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Synopsis

Edward "Ned" Kelly (1854 – 1880) was an Australian bushranger, and, to some, a folk hero for his defiance of the colonial authorities. Kelly was born in Victoria to an Irish convict father, and as a young man he clashed with the police. Following an incident at his home in 1878, police parties searched for him in the bush. After he murdered three policemen, the colony proclaimed Kelly and his gang wanted outlaws. A final violent confrontation with police took place at Glenrowan. Kelly, dressed in home-made plate metal armour and helmet, was captured and sent to jail. He was hanged for murder at Old Melbourne Gaol in 1880. His daring and notoriety made him an iconic figure in Australian history, folk lore, literature, art and film.

Months prior to arriving in Jerilderie, and with help from Joe Byrne, Ned Kelly dictated a lengthy letter for publication describing his view of his activities and the treatment of his family and, more generally, the treatment of Irish Catholics by the police and the English and Irish Protestant squatters.

The Jerilderie Letter, as it is called, is a document of 7,391 words and has become a famous piece of Australian literature. Kelly had written a previous letter (14 December 1878) to a member of Parliament stating his grievances, but the correspondence had been suppressed from the public. The letter highlights the various incidents that led to him becoming an outlaw. The letter was never published and was concealed until re-discovered in 1930. It was then published by the Melbourne Herald.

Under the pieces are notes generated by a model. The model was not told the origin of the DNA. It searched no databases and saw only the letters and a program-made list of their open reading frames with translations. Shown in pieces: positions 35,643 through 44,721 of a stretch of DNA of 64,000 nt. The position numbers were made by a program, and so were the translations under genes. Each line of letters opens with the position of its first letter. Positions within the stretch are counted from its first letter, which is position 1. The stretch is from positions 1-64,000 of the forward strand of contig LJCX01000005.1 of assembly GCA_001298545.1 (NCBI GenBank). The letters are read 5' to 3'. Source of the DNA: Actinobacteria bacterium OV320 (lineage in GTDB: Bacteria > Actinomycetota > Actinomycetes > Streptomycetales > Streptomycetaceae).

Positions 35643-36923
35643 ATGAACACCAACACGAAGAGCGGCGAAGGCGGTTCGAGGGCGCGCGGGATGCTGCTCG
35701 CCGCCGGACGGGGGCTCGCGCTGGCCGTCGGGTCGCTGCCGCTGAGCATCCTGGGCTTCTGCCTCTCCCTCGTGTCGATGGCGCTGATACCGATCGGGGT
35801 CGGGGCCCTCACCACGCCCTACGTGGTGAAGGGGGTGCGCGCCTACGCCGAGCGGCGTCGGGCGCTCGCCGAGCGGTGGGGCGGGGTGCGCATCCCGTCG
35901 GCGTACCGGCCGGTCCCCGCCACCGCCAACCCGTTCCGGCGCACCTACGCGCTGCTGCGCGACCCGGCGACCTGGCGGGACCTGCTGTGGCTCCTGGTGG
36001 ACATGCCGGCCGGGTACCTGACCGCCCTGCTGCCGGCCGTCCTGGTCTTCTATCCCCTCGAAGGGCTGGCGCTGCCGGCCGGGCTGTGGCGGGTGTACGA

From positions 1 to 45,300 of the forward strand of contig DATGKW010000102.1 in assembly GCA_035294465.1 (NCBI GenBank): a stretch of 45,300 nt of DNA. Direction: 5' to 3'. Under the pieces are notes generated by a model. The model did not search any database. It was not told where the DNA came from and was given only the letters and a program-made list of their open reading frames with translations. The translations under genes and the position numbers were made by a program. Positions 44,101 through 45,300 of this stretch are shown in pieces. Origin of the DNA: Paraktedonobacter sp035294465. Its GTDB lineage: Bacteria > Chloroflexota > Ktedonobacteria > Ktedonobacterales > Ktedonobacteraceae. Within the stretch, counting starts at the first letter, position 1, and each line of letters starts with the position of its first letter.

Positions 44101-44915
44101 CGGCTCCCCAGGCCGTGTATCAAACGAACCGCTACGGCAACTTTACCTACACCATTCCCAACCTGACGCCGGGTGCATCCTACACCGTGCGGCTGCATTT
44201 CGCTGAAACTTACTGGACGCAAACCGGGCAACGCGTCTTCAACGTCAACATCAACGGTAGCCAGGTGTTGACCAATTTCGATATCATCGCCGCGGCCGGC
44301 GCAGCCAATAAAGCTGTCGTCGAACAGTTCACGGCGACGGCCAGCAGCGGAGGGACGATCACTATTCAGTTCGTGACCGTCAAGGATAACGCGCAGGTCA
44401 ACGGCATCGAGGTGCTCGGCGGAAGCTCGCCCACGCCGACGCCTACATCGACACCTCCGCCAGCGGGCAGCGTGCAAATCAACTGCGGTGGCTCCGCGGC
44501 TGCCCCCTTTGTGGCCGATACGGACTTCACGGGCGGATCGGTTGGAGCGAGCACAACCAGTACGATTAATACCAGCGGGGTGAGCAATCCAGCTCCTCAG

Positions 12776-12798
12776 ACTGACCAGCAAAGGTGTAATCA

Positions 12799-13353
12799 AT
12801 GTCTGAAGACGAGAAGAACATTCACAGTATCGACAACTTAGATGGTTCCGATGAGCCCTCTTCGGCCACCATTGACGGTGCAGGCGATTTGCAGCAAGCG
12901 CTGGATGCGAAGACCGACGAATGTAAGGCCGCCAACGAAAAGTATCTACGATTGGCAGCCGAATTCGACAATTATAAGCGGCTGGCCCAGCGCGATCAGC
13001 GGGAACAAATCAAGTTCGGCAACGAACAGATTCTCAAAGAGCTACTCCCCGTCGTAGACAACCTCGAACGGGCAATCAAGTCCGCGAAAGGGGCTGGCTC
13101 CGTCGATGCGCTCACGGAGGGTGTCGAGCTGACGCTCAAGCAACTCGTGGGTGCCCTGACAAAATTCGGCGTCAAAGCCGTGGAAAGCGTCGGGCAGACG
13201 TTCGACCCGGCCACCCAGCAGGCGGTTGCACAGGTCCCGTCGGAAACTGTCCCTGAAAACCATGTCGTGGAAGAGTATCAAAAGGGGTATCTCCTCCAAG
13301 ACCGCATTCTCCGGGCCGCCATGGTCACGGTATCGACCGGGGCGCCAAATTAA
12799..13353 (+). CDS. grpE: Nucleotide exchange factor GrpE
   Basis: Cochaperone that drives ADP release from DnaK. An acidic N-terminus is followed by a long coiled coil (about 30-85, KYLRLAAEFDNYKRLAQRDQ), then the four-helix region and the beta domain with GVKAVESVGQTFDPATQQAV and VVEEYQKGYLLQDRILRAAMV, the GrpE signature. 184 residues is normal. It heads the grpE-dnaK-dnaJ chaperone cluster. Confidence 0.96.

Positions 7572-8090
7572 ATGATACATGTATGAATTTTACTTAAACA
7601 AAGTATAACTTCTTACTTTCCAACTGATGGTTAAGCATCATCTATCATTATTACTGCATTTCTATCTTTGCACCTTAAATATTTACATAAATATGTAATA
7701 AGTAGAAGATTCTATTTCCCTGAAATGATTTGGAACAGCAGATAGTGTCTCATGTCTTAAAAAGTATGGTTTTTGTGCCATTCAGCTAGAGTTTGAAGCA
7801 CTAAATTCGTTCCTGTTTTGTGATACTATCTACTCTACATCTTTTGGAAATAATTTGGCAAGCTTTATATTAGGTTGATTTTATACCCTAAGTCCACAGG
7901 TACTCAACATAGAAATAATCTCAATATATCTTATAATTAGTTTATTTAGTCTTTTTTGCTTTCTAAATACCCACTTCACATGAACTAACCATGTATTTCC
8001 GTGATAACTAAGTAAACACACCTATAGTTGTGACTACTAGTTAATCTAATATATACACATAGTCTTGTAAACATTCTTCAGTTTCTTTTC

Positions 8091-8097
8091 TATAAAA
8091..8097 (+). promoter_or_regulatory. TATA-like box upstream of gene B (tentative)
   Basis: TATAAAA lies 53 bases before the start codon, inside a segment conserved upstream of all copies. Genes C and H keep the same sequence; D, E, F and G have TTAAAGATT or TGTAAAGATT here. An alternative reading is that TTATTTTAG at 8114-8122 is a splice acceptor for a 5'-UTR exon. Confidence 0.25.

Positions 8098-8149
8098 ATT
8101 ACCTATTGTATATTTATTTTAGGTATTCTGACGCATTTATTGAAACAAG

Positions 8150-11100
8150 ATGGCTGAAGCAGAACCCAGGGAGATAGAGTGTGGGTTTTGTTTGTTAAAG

The Jerilderie Letter:  The handwritten document was donated anonymously to the State Library of Victoria in 2000. Historian Alex McDermott says of the Letter, "... even now it's hard to defy his voice. With this letter Kelly inserts himself into history, on his own terms, with his own voice...We hear the living speaker in a way that no other document in our history achieves..." Kelly's language is colorful, rough and full of metaphors; it is "one of the most extraordinary documents in Australian history". WIKIPEDIA

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The Jerilderie Letter
Average rating
4 / 5
Historic document
March 26th, 2013
I have loved reading history since my teens. Although Australia is still comparatively young, our history is full of heros , rogues and battlers. After reading The Jerilderie Letter i still think Neds premise about persecution of certain parts of society is very close to the truth of the matter. I have read Ian Jones book about Ned but had never read this document. It is an enlightening view of one mans determination to fight oppression against the odds. Ned Kelly will live in our Aussie folklore for years to come.
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